WASHINGTON, D.C. (September 2, 2019) – U.S. Senators Tom Udall and Martin Heinrich, and U.S. Representatives Ben Ray Luján, Deb Haaland and Xochitl Torres Small, along with Governor Michelle Lujan Grisham, today announced that the Centers for Disease Control and Prevention (CDC) has awarded $4,764005 to the New Mexico Department of Health to combat the opioid overdose epidemic.
The funding is part of the CDC’s Overdose Data to Action program, that focuses on the complex and changing nature of the opioid overdose epidemic and highlights the need for an interdisciplinary, comprehensive, and cohesive public health approach.
In June, the federal delegation sent a letter to CDC Director Robert R. Redfield in support of the state’s application, noting that opioid overdose-related deaths currently accounted for approximately 48 percent of all drug overdose deaths in New Mexico. In 2017, New Mexico’s drug overdose death rate was about 13 percent higher than the national average.
The funding will help New Mexico strengthen surveillance and prevention measures across the state that include utilization of department data on opioids, supporting interventions, prescription drug monitoring programs, and improving provider and health system support.
"New Mexico communities have been among the hardest hit by the opioid abuse epidemic. But combatting this crisis without access to high-quality data is like fighting a battle blindfolded. In order to the stem the tide of opioid addiction that has devastated families and communities across New Mexico, we need to better understand the full scope of this crisis and focus resources on what works to save lives,” said Udall. “We all know of families with loved ones who have suffered from opioid abuse and struggle to break the cycle of addiction. This funding is an important step to scale up effective solutions and strategies that will get those New Mexicans facing addiction on the road to recovery. As a senior member of the Senate Appropriations Committee, I’ll keep fighting for strong funding for prevention, treatment, and recovery services to tackle this crisis and put New Mexico communities on a path to healing.”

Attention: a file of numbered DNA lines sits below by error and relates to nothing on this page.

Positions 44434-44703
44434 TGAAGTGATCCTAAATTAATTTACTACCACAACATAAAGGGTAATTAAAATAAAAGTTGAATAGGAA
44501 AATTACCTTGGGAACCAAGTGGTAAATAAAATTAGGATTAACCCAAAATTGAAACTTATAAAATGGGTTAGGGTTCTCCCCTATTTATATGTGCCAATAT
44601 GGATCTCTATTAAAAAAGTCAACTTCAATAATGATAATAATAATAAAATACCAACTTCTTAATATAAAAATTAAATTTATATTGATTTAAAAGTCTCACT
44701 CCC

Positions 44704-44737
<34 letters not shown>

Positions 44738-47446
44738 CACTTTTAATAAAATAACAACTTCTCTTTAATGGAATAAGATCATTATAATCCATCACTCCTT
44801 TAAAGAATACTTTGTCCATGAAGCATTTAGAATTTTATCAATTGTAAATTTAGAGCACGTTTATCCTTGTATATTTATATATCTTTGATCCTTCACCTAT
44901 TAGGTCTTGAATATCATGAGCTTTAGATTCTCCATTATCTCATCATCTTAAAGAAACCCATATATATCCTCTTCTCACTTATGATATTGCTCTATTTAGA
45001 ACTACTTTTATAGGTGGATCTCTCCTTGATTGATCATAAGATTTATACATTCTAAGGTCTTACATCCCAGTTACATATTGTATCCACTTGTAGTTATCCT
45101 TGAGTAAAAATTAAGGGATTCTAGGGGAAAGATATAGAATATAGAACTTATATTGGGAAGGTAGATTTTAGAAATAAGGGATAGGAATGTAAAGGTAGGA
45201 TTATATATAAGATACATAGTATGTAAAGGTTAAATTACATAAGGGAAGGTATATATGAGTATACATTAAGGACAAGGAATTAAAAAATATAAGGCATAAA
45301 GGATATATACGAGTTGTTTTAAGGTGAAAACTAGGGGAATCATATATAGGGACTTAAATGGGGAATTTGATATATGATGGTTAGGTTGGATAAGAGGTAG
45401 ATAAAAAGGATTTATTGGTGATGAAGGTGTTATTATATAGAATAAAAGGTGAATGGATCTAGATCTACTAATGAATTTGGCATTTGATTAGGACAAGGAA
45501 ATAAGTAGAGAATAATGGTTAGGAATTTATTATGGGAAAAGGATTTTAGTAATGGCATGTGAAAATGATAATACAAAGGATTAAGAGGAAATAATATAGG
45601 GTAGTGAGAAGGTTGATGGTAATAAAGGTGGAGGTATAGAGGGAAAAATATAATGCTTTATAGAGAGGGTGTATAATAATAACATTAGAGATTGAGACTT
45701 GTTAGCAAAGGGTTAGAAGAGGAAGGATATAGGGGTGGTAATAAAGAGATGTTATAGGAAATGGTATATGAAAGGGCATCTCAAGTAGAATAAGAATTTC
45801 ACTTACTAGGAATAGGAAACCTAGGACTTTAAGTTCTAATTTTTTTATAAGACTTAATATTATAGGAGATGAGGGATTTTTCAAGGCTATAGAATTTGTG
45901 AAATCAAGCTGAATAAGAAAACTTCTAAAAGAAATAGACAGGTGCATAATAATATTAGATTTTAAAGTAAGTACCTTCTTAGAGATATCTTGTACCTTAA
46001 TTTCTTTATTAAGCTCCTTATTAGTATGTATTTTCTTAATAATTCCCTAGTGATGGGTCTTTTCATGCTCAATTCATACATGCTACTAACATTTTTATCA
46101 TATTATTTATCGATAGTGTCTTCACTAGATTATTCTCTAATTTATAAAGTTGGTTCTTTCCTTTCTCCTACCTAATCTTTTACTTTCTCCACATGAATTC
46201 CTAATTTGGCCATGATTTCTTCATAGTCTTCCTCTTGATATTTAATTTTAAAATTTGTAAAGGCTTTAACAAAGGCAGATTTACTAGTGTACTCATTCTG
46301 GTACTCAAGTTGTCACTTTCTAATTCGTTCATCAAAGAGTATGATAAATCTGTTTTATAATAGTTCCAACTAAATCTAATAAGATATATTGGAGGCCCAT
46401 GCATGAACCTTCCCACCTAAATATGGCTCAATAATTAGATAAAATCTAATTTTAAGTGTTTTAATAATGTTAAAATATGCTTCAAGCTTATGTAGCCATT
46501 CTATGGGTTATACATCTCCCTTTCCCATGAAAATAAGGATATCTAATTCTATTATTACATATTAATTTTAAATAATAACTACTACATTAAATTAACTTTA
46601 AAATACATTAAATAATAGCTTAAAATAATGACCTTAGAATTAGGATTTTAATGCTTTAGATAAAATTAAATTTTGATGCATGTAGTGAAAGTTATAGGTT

“The opioid epidemic has left too many New Mexicans with the heavy burden of seeking treatment and recovery resources – that are too often underfunded,” said Heinrich. “I’m proud to welcome this much-needed federal funding and I will keep doing everything I can to fight for the resources and policies we need to ensure every New Mexican who needs it can find addiction treatment services and lifesaving care.”
"Too many New Mexicans have lost loved ones to the opioid epidemic," said Gov. Lujan Grisham. "My administration is committed to ensuring that every New Mexican who needs treatment can get it, and to implementing strategies that can prevent individuals from getting addicted in the first place. These funds will help us stop this epidemic at its source and work toward a future where no family will have to know the pain of losing a child, parent, or friend to addiction."
“The need to address the opioid epidemic in New Mexico cannot be understated when our communities continue to suffer from addiction and the loss of loved ones," said Luján. "I am proud to see substantial investments from the Centers for Disease Control and Prevention into our opioid treatment infrastructure – investments that will greatly help New Mexico advance a comprehensive treatment and prevention strategy. Addressing the opioid crisis continues to be a majority priority for me in Congress, and I’ll keep fighting for future investments and meaningful solutions.”
“In communities across New Mexico, especially in rural and Native communities, the opioid epidemic has devastated countless families. This much-needed federal funding will be directed to the front lines of the opioid crisis and support local treatment, recovery, and prevention efforts. I will keep doing everything I can to bring forward new resources and policies to help New Mexicans turn back the tide against the opioid epidemic,” said Torres Small.
“Anyone who is struggling with addiction should be able to access help when they need it, but the dismantling of New Mexico’s behavioral health system in 2013 and the worsening opioid crisis put our communities at a disadvantage to address this crisis," said Haaland. "So, the delegation and I worked together to deliver funding to help communities address the opioid crisis. Today we’re pleased to announce that help is on the way to assist with prevention and treatment efforts."